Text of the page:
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The Basics Of Ultrasonic Cleaning:
From Technology To Solvents

Cleaning is one of the most commonly-used industrial requirements today. Whether it’s removing shavings from recently machined parts or cleaning precious gems to rid them of contaminants, cleaning is an invaluable process for niches like manufacturing, healthcare, aviation, automobiles, and even food processing.

Ultrasonic cleaning has become a mainstay cleaning technology for many of the aforementioned industries. While it might sometimes be expensive, it has proven itself as a high-tech, effective, and unobtrusive way to remove dirt, grime, and other contaminants from the surfaces of materials like glass, aluminum, ceramic, and plastic.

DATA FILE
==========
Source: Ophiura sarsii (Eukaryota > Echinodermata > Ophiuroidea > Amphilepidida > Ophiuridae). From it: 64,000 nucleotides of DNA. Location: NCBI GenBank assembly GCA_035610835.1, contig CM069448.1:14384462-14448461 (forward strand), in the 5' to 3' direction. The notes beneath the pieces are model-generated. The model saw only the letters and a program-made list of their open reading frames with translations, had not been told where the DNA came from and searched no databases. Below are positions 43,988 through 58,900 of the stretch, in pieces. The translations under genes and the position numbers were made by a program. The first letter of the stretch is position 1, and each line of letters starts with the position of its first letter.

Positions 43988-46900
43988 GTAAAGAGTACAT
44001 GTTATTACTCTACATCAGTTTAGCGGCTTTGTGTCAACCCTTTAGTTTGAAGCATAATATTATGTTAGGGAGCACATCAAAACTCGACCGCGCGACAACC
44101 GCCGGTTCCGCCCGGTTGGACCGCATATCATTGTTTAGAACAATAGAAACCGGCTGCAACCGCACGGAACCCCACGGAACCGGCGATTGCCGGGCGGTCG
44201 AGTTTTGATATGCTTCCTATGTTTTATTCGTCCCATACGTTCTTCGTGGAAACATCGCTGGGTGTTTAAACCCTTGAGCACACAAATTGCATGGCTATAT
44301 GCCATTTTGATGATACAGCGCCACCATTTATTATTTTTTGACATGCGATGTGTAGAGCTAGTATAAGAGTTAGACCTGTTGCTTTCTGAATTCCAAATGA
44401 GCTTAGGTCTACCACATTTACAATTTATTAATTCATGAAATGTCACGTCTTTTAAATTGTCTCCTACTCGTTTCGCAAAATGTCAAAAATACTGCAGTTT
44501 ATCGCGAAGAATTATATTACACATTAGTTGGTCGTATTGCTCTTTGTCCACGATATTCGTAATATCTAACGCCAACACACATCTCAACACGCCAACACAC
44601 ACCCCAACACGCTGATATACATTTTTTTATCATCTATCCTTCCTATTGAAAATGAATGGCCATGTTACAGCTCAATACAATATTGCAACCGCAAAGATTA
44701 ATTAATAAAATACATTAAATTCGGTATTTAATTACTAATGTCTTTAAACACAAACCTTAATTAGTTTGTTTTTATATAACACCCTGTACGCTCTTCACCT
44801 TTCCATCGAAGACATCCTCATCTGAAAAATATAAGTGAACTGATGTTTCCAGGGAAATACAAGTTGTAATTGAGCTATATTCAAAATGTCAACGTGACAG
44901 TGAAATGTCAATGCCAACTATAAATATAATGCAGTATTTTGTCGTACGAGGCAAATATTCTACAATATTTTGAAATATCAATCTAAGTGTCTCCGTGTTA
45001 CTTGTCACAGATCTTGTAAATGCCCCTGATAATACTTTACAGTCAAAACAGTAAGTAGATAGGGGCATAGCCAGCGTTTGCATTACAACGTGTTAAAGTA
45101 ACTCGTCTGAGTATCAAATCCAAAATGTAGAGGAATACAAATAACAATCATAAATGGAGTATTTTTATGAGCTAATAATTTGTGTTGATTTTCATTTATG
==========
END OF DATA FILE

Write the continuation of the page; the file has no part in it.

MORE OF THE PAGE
In this article, we’ll go over the basics of ultrasonic cleaning tools. We’ll talk briefly about the different constituent parts of an ultrasonic system, discuss the underlying technology, and go over the kinds and importance of solvents to the ultrasonic cleaning process.

Ultrasonic Cleaning in Practice

The process of cleaning, in any capacity, implies the use of some sort of force to dislodge and remove contaminants (unwanted materials) from a surface. With ultrasonic cleaning, that force is much more subtle and is produced by sound.

When you fire up the power supply, the transducer creates ultrasonic soundwaves around the 20 Khz spectrum. These soundwaves are transmitted through the cleaning solvent in the tank. They make their way to the surface of the material being cleaned and cause tiny explosions on its surface. These explosions of the cavitation bubbles gently dislodge any foreign material.